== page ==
11/16/2020, 13.50
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China-led RCEP free trade agreement is signed

In addition to Beijing, the 10 ASEAN nations, Japan, South Korea, Australia and New Zealand will take part. It covers 30% of the global  GDP and population. The signatory countries, hit hard by the pandemic, hope that the pact will help them emerge from the crisis. India refuses to join. The trade agreement will strengthen Beijing's geopolitical weight. The problem of social dumping.

Hanoi (AsiaNews) - Fifteen nations of the Asia-Pacific region have signed the Regional Comprehensive Economic Partnership (RCEP), the world’s largest free trade agreement. The signing took place yesterday on the sidelines of the annual Association of Southeast Asian Countries (ASEAN) summit.

The pact includes the 10 ASEAN countries, plus China, Japan, South Korea, Australia and New Zealand: it covers about 30% of the global GDP and population. It now must be ratified by at least six ASEAN nations or three countries that do not belong to the Southeast Asian bloc to enter into force.

The signatory countries, hit hard by the pandemic, hope that the RCEP can help them emerge from the current crisis. The most striking case is Japan, an ally of the US. The Japanese government had always said that without India's presence, it would not have signed the agreement. In Tokyo's calculations, Delhi's participation would have offset the weight of China. Driven by the need to restart their economy, Japanese leaders have now changed their minds, agreeing to join an agreement dominated by Beijing.

The need for Indian counterweight is felt by most of the states involved in the RCEP. The press release following the signing of the pact specifies that India may join the 15 member countries at any time. Delhi refused to subscribe to the pact because it fears worsening the trade deficit with China. It also wants to protect its agricultural sector from competition from countries like Australia and New Zealand.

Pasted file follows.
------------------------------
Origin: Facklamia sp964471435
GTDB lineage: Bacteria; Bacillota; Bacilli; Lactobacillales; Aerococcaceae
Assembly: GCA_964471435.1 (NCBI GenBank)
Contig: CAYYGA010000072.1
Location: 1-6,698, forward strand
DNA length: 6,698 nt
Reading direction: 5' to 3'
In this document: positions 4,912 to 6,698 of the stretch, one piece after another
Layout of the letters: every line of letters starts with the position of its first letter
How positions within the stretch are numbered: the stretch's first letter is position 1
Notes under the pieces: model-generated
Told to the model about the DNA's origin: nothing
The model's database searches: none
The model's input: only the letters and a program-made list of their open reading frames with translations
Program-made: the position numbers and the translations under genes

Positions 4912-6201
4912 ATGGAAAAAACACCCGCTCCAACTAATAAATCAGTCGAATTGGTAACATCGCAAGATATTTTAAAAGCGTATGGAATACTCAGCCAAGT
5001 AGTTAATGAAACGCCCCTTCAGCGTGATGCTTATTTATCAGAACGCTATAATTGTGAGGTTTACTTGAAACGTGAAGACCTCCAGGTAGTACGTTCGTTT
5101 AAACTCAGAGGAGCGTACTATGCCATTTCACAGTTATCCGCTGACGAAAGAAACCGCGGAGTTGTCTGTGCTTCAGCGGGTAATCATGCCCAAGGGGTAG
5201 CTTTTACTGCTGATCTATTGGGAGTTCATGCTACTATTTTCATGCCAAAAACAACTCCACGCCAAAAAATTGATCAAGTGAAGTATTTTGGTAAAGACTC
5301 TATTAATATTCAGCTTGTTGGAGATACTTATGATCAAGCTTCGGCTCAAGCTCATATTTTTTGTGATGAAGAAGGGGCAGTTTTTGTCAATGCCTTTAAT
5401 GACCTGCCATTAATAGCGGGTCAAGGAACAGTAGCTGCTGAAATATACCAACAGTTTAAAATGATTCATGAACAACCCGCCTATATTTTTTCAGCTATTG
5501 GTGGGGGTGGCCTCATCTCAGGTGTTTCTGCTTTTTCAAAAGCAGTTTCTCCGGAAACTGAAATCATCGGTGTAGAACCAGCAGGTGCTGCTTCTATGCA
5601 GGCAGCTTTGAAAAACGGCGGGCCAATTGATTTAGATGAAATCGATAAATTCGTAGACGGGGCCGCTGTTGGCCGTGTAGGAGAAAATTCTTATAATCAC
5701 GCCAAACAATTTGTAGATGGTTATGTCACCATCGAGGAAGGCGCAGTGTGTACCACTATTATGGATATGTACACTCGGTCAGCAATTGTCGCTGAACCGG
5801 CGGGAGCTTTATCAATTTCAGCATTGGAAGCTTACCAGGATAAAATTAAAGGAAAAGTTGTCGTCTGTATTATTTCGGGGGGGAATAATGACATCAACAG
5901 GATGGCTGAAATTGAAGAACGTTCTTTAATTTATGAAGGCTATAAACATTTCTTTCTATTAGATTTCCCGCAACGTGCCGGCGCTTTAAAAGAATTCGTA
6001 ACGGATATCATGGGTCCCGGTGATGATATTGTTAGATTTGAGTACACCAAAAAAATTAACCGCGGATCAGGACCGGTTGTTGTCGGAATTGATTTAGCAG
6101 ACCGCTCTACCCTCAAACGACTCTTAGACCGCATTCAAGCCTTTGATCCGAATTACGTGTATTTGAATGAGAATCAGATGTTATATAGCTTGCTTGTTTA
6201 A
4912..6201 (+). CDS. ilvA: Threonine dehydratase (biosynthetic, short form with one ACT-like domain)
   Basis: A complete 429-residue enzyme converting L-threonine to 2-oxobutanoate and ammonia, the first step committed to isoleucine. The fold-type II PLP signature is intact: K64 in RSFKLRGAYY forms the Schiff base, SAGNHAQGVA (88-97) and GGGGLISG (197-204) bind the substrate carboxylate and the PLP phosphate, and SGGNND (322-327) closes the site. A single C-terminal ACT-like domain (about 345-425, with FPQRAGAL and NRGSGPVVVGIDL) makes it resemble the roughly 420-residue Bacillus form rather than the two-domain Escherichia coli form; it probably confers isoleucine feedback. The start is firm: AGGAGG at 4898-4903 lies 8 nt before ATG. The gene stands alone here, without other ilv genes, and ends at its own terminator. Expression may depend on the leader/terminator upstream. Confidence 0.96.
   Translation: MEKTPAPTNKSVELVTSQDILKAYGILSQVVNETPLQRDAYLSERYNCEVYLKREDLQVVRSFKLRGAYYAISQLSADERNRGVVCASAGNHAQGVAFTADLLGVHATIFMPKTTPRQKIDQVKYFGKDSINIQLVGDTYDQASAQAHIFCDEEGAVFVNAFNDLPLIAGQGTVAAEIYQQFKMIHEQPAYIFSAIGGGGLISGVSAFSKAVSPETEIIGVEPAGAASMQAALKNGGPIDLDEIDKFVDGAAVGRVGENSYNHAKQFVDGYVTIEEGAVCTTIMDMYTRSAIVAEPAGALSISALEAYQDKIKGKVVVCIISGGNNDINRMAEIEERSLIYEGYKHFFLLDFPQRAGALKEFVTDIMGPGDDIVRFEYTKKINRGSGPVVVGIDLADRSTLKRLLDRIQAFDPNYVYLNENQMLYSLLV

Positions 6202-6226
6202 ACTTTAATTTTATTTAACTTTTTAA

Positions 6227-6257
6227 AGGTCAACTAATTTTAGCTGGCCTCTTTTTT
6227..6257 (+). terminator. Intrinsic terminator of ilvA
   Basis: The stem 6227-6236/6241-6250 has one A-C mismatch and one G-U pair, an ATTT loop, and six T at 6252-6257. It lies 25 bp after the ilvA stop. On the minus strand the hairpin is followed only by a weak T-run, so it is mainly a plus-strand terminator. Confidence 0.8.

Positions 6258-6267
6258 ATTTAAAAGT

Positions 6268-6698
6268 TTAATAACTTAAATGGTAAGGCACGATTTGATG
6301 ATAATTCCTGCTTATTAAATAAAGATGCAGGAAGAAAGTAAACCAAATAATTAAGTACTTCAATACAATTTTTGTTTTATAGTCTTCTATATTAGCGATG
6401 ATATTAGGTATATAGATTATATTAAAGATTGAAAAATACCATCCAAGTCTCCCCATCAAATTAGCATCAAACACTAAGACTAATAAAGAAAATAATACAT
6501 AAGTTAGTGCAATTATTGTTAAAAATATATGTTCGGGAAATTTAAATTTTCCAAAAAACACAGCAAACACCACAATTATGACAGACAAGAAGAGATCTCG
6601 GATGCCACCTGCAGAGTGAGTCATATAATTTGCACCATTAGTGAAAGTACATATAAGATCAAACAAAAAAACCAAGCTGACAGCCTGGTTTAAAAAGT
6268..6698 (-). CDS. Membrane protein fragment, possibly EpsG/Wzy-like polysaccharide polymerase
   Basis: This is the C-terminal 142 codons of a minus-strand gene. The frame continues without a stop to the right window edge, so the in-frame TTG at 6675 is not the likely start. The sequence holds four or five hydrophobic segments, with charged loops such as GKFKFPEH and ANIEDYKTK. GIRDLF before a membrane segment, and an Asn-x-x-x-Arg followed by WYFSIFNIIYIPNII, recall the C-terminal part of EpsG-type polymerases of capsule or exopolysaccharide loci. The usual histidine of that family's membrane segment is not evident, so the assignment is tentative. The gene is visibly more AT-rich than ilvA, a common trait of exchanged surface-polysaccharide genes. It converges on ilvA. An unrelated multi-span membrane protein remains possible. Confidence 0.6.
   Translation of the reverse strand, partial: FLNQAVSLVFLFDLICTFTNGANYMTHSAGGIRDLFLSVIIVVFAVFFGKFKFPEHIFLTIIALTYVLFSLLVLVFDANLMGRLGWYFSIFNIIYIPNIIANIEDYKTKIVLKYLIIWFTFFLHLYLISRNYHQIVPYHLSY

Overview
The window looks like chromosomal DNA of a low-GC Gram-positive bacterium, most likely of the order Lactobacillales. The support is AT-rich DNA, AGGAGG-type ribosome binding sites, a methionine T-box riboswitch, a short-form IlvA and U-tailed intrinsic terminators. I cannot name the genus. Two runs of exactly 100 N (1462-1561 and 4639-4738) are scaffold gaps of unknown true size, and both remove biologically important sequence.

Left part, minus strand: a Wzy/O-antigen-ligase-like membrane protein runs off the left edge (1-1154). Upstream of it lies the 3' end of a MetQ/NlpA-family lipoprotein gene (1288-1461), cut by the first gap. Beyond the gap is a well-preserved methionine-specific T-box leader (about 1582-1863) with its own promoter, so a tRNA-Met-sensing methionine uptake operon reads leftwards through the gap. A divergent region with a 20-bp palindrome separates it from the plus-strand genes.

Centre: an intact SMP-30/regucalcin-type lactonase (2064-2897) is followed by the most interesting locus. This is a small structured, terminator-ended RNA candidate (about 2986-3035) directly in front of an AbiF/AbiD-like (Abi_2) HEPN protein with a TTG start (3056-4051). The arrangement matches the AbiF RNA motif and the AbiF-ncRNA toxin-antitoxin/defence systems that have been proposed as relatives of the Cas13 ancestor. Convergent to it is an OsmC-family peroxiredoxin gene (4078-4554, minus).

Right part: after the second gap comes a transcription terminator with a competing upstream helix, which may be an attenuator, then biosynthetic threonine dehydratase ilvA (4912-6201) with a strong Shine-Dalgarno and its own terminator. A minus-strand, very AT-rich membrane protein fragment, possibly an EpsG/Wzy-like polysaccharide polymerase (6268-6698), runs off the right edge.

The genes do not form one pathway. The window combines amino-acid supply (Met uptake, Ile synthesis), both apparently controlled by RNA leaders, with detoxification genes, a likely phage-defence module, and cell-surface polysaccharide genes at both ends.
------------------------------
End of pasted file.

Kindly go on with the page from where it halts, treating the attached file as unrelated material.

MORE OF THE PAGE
Analysts forecast that the RCEP will not compensate for the negative effects of the possible prolongation of the trade war between the United States and China. However, it will strengthen Beijing's geopolitical and strategic weight, which had already increased after the launch of the Belt and Road Initiative in 2013.

The Chinese can now dictate new rules on a large segment of global trade. The new pact contains references to the protection of intellectual property, and common principles on sectors such as telecommunications, financial services, public tenders and e-commerce.

However, in terms of market access, the RCEP is well below the levels set out in other free trade agreements. It will eliminate duties on 91% of products, much less than the Comprehensive and Progressive Agreement for Trans-Pacific Partnership (CPTPP), the heir to the Trans-Pacific Partnership (TPP) wanted by former US President Barack Obama, and the commercial treaty between Japan and the European Union.

More importantly, the RCEP says nothing about respecting environmental and labour standards. These two issues were an integral part of the TPP. The great free trade agreement was signed in 2016 by the US and 11 other countries around the Pacific. Accounting for 40% of world trade, it was seen by the Obama administration as a soft-power tool to contain Chinese expansion. At the beginning of his mandate, Trump withdrew from the pact, which entered into force without Washington in December 2018: seven of the countries that joined it are also members of the RCEP.

Observers note that the absence of regulations to protect workers and the environment damages Europe and the United States, favouring social and environmental dumping. With low wages and rights, and fewer environmental constraints, China and ASEAN states can continue to export at lower prices than their US and European competitors. This is one of the main reasons behind Washington's trade war against Beijing, and the stall in negotiations between the European Union and China in signing a comprehensive investment agreement.

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